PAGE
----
Although § 405(g) ordinarily requires exhaustion of administrative remedies prior to judicial review, the Supreme Court has held that where (as here) the Secretary has made a determination, and a plaintiff asserts a colorable constitutional claim that the plaintiff has received inadequate pre-deprivation process, a district court can exercise jurisdiction over the constitutional claim pursuant to § 405(g) without *1095 awaiting further administrative proceedings. Mathews v. Eldridge, 424 U.S. 319, 326-32, 96 S. Ct. 893, 899-01, 47 L. Ed. 2d 18 (1976). Consequently, the doctrine of exhaustion of remedies does not preclude this Court from exercising jurisdiction over plaintiff's constitutional claim pursuant to § 405(g).

There is a second reason why this action is not barred by the doctrine of exhaustion of remedies. In the instant case, the Secretary denies that plaintiff will be entitled to any administrative hearings after the ban is imposed. Defendant's Memorandum at 24. Consequently, plaintiff has exhausted all administrative remedies the Secretary is willing to provide. Consequently, this Court has jurisdiction to review the Secretary's decision to impose a ban pursuant to § 405(g). Of course, this does not necessarily mean that the Court should immediately review the merits of the decision to impose a ban. The Court has the authority to remand the case to the Secretary for further proceedings.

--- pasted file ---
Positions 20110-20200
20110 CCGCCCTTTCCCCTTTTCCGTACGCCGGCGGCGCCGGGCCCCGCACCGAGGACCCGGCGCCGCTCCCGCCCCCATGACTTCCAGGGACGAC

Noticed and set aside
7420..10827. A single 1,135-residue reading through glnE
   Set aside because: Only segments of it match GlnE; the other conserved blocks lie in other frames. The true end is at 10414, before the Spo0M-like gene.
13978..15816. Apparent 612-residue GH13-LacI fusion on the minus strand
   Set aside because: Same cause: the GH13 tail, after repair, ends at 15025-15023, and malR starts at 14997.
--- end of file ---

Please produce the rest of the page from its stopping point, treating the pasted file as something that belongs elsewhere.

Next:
For the above reasons, this Court has jurisdiction pursuant to § 405(g).


The Secretary's decision to impose a ban was based primarily upon the third DOH survey conducted November 21, 1984. The Secretary did not give plaintiff a copy of the survey report and did not give plaintiff an opportunity for an informal hearing following the November 21 survey. It therefore appears that the Secretary violated § 1395cc(f) (2), which provides that a ban cannot be imposed until the facility "has had a reasonable opportunity, following the initial determination that it no longer meets the provisions of section 1395x(j) of this title, to correct its deficiencies, and, following this period, has been given reasonable notice and opportunity for a hearing." We wish to emphasize that we do not suggest that an elaborate pre-ban hearing was required. The statute requires only an informal non-evidentiary pre-ban hearing. See H.R.Rep. No. 96-1167, 96th Cong., 2d Sess. 56, 409, reprinted in [1980] U.S.Code Cong. & Ad.News 5526, 5569, 5772. Due process does not require an evidentiary pre-deprivation hearing in cases of this type. Case v. Weinberger, 523 F.2d 602, 606-09 (2d Cir.1975).

It might be argued that the meeting on November 8, 1984 satisfied the statutory notice and hearing requirement. We disagree. First, this meeting took place prior to the November 21 survey. Since the November 21 survey was the immediate basis for the ban, we believe that the statute required the Secretary to give plaintiff a copy of the November 21 survey report and an informal meeting to discuss that report. Second, at the time of the November 8 meeting plaintiff had not even been given a copy of the report of the second DOH survey conducted on July 31. Indeed, plaintiff was not given a copy of either the July 31 report or the November 21 report until long after the instant action was commenced.